The Governor of the Bank, Mark Carney, of England has downgraded the Bank’s forecast for growth following the latest Inflation Report.
The Bank has held interest rates at 0.75% as Brexit uncertainty is set to see a growth slump to its lowest level for a decade.
Growth forecast has been slashed to 1.2%, the lowest since 2009 when the economy contracted by 4.2%, the Bank has also cut their outlook for 2020 to 1.5%.
UK Economist John Ashcroft stated in his Saturday Newsletter:
“No surprise, the MPC held rates with little prospect of an rate hike in the months ahead. “There is a story” the Governor began his opening remarks, “There is a story, that almost a century ago, The Times ran the headline ‘Fog in the Channel, Continent Cut Off‘”.
The Governor went on to reassure, that cutting off the continent was not the objective of Brexit. The UK is leaving the EU, not leaving Europe.
“We will pursue an ambitious and broad economic partnership”, he explained.
With less than fifty days to go, with no deal in sight, the Governor appears to know something, the rest of us, including Parliament, do not.
It was a week in which Chris Grayling had been cut off from Calais. The Chairman of the French port authority had said, “The Transport Secretary has been disrespectful, I never want to see him again”. Grayling plans to cut capacity through Dover and Calais. Capacity will be increased in other directions and by other means. More effort will be made to increase trade from Ramsgate to Ostend. A decision to award part of the £100 million contract to Seaborne shipping was reversed this week. A shipping company without ships, without experience and finance was considered to be a Bridge Too Far even for this administration.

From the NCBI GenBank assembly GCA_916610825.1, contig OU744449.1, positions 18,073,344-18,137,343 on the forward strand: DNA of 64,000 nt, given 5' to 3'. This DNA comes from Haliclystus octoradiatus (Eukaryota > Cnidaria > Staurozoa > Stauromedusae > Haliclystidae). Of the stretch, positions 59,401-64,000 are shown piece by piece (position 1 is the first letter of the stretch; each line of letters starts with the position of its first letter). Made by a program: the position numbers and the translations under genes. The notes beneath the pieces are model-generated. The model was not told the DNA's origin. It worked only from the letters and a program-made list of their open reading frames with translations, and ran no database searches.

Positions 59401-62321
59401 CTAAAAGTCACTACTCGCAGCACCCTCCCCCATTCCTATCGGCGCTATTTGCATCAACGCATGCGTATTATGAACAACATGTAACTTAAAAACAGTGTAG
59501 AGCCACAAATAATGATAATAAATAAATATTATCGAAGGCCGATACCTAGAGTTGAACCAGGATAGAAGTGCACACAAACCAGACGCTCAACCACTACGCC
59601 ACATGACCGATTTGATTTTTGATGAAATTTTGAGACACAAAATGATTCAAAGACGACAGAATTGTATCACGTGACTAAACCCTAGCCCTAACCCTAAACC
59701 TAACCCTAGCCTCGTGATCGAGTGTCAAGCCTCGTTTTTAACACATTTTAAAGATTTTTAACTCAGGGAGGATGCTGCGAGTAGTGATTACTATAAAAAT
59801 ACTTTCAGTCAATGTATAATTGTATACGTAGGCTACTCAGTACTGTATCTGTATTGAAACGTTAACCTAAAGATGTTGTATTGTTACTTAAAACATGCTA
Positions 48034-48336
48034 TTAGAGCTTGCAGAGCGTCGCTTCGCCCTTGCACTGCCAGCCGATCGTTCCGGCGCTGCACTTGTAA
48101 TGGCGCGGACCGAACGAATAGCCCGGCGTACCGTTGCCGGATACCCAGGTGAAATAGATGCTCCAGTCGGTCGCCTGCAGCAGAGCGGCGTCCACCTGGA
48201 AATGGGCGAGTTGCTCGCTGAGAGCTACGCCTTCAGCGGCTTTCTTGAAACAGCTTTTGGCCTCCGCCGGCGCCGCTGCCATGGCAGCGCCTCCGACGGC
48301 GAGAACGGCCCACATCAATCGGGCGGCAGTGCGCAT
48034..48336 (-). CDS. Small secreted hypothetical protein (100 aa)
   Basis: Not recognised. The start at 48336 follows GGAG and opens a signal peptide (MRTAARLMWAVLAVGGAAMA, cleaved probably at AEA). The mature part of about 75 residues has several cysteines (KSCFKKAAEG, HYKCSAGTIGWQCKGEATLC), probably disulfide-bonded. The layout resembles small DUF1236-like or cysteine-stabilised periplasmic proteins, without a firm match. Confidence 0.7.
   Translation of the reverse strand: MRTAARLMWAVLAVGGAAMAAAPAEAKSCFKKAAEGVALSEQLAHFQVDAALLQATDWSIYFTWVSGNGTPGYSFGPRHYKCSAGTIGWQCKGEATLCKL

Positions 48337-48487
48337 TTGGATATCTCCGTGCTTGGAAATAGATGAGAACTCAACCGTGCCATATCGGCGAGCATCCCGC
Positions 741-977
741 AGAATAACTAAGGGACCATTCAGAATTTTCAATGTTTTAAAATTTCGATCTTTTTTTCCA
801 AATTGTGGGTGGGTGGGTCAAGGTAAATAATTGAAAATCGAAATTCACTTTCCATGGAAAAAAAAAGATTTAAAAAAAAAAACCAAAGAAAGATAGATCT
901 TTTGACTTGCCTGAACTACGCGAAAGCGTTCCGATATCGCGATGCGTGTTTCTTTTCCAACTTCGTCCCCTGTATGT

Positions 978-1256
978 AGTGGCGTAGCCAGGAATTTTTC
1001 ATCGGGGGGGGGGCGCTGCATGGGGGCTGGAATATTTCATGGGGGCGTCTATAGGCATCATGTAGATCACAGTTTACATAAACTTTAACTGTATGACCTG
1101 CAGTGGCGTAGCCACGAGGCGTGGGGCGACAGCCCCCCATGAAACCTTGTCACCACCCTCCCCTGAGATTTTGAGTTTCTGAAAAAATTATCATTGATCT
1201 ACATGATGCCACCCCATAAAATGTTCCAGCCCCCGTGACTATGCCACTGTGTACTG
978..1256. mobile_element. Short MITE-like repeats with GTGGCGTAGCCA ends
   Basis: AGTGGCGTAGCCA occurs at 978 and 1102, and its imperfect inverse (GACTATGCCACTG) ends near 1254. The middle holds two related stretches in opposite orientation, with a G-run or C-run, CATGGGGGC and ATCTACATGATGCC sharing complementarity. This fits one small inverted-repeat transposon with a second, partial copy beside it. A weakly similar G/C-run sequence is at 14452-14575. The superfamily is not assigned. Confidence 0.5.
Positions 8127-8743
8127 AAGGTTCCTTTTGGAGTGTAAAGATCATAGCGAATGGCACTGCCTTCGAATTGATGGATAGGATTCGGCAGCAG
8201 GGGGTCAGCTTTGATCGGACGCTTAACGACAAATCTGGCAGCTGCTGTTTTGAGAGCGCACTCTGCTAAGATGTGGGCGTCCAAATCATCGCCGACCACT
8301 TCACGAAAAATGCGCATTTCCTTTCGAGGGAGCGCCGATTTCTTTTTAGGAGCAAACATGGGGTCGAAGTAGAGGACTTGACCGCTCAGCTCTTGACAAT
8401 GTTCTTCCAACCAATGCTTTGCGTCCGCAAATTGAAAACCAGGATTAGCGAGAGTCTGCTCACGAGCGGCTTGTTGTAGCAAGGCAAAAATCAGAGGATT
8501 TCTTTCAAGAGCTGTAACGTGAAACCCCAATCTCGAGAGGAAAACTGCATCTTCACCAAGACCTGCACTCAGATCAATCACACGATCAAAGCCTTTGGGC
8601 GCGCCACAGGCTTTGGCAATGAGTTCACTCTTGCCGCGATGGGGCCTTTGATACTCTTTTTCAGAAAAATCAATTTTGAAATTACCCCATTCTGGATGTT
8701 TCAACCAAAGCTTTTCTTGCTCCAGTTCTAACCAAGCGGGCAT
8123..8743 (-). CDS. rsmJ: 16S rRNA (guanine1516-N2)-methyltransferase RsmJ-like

Fog over Brexit has cast a cloud over the Bank of England. The Bank has cut the forecast for growth to just 1.2% this year. There is a one in four chance of recession if the UK leaves the EU without a deal. Fears over a no deal are haunting the board rooms of Britain. Investment decisions are on hold pending the outcome of negotiations with the EU. The good news? Inflation will remain at or around the target 2% and job growth remains strong as businesses continue to hire … for the moment …